‘We got an orange sea’: thousands walk through downtown Winnipeg for truth and reconciliation

Thousands of people marked Canada’s second annual National Day for Truth and Reconciliation with a walk through downtown Winnipeg Friday.

The second annual Every Child Matters walk began in Oodena circle at The Forks. People gathered to participate in a pipe ceremony and opening prayers, followed by speeches from indigenous elders and chiefs.

”Today is a national day of reconciliation. You know for us as a people it means something,” said Cornell Mclean, acting grand chief of the Assembly of Manitoba Chiefs.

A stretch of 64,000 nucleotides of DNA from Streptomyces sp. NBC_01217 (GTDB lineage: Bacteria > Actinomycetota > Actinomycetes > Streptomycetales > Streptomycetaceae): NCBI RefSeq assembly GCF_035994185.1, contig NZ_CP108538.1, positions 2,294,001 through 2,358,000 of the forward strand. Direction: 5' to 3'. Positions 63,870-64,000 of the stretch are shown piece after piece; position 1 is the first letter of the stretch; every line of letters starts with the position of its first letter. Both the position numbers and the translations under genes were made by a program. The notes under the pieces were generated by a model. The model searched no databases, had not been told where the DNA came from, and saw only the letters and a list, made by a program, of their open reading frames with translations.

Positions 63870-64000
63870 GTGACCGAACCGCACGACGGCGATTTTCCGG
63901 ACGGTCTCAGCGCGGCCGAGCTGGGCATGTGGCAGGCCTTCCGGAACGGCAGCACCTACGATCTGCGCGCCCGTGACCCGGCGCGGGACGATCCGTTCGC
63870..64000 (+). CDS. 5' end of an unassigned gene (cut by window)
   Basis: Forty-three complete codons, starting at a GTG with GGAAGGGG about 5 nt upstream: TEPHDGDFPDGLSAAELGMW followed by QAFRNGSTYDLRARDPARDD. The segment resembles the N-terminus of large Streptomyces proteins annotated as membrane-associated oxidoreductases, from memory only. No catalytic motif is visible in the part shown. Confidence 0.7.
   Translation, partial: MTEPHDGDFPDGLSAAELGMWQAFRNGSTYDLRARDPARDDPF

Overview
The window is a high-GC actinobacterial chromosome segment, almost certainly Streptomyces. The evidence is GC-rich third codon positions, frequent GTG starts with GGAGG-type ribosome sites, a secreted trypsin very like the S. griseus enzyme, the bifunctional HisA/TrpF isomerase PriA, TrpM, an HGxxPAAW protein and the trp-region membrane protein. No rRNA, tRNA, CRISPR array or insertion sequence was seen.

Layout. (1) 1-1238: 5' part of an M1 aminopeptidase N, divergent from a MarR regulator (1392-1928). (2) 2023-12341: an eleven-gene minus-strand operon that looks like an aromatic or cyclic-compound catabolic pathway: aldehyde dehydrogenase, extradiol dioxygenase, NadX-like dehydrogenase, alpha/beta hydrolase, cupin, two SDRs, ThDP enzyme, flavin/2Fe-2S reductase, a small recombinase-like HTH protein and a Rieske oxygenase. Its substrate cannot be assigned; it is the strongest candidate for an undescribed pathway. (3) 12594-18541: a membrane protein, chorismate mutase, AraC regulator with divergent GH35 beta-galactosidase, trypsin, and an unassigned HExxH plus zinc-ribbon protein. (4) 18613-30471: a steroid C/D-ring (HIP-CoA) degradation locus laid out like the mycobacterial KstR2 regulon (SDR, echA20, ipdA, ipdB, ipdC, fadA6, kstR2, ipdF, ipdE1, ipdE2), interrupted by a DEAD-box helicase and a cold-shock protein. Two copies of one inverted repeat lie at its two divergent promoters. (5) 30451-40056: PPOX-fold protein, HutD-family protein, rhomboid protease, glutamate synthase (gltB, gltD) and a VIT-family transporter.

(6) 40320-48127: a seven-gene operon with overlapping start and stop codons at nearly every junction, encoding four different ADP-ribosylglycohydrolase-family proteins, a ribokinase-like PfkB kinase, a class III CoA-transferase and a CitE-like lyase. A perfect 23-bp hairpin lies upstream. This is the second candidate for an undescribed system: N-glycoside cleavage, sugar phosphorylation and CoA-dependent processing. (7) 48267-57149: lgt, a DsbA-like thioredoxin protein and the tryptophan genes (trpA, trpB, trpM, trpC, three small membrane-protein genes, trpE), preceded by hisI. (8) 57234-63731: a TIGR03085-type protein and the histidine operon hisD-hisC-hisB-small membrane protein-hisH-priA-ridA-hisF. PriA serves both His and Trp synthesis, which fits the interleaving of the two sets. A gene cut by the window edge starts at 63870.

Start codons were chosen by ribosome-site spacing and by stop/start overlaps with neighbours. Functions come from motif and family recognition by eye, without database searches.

”They can’t take the Indian out of us. They made us stronger,” he told the crowd.

Their stories and words were felt by attendees, who say it helped them to see their family isn’t grieving the effects of residential schools alone.

”To be here and honour the children that never made it home and all the survivors,” said one attendee.

Organizers say anywhere between 20,000 to 40,000 people joined the morning’s walk, which made its way through The Forks, into downtown Winnipeg, and ended with a powwow at the RBC Convention Centre.

It was standing room only at the convention centre as crowds felt the weight of the event, watching children and survivors dance together.

The powwow was held by the Wa-Say Healing Centre. Executive director Wayne Mason Sr. said every person wearing orange is playing a role in moving reconciliation forward, one person at a time.

“This room is full of orange. We got an orange sea,” he said.

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